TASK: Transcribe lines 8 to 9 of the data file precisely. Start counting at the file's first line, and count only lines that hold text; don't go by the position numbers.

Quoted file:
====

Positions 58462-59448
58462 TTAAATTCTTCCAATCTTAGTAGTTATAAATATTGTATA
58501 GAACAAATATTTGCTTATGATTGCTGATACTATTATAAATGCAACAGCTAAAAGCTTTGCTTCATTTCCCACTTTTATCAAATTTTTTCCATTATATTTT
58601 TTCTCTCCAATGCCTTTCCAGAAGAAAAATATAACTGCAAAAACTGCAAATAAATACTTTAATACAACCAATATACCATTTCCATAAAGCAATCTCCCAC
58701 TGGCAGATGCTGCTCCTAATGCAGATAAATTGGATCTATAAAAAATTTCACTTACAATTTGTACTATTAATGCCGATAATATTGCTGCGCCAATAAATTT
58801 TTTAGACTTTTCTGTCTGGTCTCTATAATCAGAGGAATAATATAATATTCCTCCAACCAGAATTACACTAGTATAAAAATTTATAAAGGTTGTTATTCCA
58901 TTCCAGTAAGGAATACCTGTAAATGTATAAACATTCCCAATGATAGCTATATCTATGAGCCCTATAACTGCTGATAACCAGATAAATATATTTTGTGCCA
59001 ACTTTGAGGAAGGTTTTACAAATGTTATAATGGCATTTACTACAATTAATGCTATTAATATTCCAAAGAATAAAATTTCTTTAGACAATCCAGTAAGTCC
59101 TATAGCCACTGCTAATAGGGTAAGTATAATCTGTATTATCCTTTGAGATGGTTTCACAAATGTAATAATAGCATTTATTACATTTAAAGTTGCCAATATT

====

59001 ACTTTGAGGAAGGTTTTACAAATGTTATAATGGCATTTACTACAATTAATGCTATTAATATTCCAAAGAATAAAATTTCTTTAGACAATCCAGTAAGTCC
59101 TATAGCCACTGCTAATAGGGTAAGTATAATCTGTATTATCCTTTGAGATGGTTTCACAAATGTAATAATAGCATTTATTACATTTAAAGTTGCCAATATT